Allergic reactions
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Allergic reactions can range from mild to life threatening, and can be brought on by anything that a particular body does not recognize as “suitable” or “friendly” to the body. Substances known as allergens instruct the body to attempt either expel the allergen or to shut off specific functions to protect the body from the effects of the allergen. While the substance may not truly be harmful, the body believes that it is and thus will react accordingly. Allergens can enter the body through the skin, the lungs, the digestive tract, or through an injection such as medication allergies or allergies to insect venom.


Allergic reactions are quite common, and most people have them to some degree. Mild symptoms may include itching, sneezing, occasionally nausea, a feeling of restlessness or urgency on the skin or in the body, or rashes, hives, runny nose, congestion, or red and watery eyes. Severe symptoms can lead to death if not treated immediately. Life threatening symptoms are typically called anaphylactic shock, and require immediate emergency medical attention. Anaphylactic allergic reactions include symptoms such as swelling, particularly around the face, closing of the throat, swelling of the tongue, severe hives, and difficulty breathing. The heart may beat either very fast or very slow, depending on the reactions.
Allergic reactions
Image: Allergic reactions


While it is not clear what causes one person to be allergic to a substance while another is not, there are some common causes of allergic reactions that many people share, although a person can be allergic to just about anything. Allergens such as plants, pollen, mold, and animal dander are among the most common and usually cause irritation without life threatening symptoms, except in cases of some people with severe asthma or other chronic breathing difficulties. Cigarette smoke, or any smoke, is also a very common cause of allergic reactions. Food allergens such as peanuts, milk, nuts, and shellfish are not uncommon. While not as common, allergies to insect venom or bee sting venom can be quite severe, and often fatal.


There aren’t many determining risk factors that influence whether or not one person experiences allergic reactions and another doesn’t. Sometimes members of the same family experience allergic reactions, although it doesn’t appear that genetics play a serious role in allergic reactions because family members are often not allergic to the same. Some family members are allergic to one allergen and have mild reactions while another might be deathly allergic to a different allergen.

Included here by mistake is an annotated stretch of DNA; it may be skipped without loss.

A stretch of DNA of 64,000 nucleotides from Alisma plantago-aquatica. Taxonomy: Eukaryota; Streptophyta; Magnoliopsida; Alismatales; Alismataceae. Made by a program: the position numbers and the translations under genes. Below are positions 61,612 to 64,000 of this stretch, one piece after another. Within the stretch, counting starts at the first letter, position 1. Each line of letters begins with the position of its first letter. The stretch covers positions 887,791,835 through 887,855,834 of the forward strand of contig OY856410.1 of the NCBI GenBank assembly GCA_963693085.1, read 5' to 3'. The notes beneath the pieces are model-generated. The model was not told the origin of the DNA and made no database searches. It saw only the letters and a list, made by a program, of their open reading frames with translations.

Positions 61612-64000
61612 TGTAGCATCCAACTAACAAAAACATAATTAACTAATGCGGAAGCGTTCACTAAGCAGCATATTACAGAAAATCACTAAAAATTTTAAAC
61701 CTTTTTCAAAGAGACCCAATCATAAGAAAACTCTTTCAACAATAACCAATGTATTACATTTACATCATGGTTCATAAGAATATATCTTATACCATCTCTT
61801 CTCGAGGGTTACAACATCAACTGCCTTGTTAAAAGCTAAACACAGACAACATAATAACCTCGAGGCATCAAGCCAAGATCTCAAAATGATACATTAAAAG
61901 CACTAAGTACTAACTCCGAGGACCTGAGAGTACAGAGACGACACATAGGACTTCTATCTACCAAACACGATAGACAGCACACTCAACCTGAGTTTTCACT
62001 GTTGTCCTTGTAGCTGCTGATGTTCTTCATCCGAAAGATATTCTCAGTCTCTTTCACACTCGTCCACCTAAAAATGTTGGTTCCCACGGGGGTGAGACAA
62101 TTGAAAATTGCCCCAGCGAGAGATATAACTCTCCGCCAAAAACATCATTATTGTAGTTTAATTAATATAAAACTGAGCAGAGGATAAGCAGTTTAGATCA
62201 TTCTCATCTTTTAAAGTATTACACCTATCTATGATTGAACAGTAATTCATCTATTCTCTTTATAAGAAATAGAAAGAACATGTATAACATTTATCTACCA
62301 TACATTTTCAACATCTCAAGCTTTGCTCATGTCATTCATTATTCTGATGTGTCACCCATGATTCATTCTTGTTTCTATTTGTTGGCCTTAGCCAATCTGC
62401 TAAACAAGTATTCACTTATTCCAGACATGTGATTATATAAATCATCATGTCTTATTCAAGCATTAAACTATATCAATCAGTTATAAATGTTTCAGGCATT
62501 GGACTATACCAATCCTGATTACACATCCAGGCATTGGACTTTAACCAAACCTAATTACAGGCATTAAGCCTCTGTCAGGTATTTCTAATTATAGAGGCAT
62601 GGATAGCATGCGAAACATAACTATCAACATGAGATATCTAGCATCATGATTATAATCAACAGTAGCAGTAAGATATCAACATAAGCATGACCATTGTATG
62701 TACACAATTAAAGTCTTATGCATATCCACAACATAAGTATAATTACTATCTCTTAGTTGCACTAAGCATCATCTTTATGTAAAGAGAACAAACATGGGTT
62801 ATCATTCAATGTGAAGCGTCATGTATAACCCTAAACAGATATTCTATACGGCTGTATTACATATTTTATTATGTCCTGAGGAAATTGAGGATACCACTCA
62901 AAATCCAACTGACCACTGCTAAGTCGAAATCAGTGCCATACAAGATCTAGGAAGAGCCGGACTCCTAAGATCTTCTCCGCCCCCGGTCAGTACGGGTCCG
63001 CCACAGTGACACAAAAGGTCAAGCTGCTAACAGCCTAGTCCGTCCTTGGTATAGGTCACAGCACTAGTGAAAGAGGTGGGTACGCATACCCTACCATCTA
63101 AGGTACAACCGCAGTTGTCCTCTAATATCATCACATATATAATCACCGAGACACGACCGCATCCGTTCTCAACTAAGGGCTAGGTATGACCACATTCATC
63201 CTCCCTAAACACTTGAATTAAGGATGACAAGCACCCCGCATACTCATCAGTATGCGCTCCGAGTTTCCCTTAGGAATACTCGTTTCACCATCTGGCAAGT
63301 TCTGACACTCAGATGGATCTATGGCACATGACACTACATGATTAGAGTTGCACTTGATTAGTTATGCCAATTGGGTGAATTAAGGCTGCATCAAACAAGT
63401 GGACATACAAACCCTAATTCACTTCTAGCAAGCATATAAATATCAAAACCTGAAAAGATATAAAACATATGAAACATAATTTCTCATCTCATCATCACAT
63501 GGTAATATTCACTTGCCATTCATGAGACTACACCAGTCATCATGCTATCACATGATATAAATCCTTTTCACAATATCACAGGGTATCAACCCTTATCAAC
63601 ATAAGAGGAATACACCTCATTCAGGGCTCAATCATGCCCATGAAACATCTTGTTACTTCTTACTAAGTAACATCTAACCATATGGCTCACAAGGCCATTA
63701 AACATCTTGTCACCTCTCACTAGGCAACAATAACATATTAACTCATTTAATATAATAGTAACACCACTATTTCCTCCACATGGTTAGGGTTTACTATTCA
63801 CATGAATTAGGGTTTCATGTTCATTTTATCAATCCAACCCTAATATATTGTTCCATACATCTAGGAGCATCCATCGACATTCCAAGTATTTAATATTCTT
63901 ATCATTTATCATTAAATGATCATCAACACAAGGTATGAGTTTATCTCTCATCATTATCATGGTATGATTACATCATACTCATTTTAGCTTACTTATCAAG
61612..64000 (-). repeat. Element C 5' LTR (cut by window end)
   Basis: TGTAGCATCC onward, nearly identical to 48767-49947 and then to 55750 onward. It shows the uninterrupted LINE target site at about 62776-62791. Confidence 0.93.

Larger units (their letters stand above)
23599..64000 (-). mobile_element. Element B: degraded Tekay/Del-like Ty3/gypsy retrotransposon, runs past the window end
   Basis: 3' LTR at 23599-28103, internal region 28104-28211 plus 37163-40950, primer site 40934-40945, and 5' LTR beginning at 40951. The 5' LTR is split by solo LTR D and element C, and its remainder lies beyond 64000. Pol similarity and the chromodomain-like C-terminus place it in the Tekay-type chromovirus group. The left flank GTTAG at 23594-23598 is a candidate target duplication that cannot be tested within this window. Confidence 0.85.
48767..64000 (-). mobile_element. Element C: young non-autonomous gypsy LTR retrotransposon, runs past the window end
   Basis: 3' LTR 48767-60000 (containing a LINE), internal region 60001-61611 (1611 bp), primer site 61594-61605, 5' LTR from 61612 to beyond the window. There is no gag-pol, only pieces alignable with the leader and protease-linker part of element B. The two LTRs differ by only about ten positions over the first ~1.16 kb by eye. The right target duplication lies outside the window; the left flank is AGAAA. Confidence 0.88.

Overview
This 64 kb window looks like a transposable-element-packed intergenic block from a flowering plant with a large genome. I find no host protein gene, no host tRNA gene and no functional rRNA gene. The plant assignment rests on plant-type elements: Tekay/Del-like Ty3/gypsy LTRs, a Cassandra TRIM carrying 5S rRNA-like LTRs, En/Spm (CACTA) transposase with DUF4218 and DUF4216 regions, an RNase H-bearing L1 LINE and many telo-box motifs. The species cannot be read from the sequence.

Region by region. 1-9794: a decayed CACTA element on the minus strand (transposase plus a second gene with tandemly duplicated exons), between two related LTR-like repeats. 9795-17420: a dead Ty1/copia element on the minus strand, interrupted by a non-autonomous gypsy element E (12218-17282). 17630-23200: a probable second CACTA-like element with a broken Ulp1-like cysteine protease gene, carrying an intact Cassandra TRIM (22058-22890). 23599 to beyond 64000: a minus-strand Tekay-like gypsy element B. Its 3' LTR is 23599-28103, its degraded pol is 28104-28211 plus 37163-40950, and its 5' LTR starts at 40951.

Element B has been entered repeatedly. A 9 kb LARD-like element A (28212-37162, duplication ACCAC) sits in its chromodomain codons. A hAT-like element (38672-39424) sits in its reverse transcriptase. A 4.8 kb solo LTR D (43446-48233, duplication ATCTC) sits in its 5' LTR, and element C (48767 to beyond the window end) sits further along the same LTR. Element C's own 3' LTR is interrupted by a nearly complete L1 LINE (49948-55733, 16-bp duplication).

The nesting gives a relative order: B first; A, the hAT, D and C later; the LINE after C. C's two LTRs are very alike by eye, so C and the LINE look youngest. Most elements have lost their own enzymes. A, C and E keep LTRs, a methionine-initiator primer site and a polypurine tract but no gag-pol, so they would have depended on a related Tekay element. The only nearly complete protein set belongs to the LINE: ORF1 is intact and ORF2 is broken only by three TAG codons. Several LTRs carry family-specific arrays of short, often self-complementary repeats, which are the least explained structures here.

Image: Allergies

Medication allergies and allergic reactions brought on by chemical introduction can be fatal. Symptoms may include wheezing, tightness in the chest, facial swelling, hives, and difficulty breathing. Medication allergens are typically treated in a hospital setting due to their potential for a lethal outcome.

Anxiety can make allergic reactions much worse. Airway constriction can be lessened by loosening tight clothing and laying the individual down on the ground or floor. Pulse rate and breathing rate should be monitored until help can arrive.


Diagnosing allergic reactions are based mostly on symptom complaints. When a patient present with specific complaints or symptoms, whether severe or mild, most physicians can diagnose an allergic reaction. However, narrowing down the specific allergen which the individual is allergic to may take a skin test or a blood test. Skin test require a mild scratching of the skin with a needle dipped in specific allergens, placed in a grid along the back. The scratches that the skin reacts to are indicators of an allergic reaction. Blood tests can often reveal other allergens that are not able to be determined by a skin test.

Once an allergic reaction is identified, the patient then needs to avoid the potential for more allergic attacks. Often removing allergens from the environment can help, as well as purifying the air, restricting the diet, and perhaps preventing pets from entering the bedroom, or in extreme cases finding pets a new home. Medications can be either prescribed or purchased over the counter to help alleviate symptoms of allergic reactions.

Many patients choose to go through a series of allergy shots to help alleviate allergic reactions when possible. Allergy shots are a gradually increasing dose that introduces that allergen into the bloodstream, which in turn often helps the patient develop a higher tolerance level. Antihistamines are often recommended for the day the shots are given. Allergy shots are a time commitment, which can mean one shot per week for as long as five years.
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Medication commonly used for these disease:

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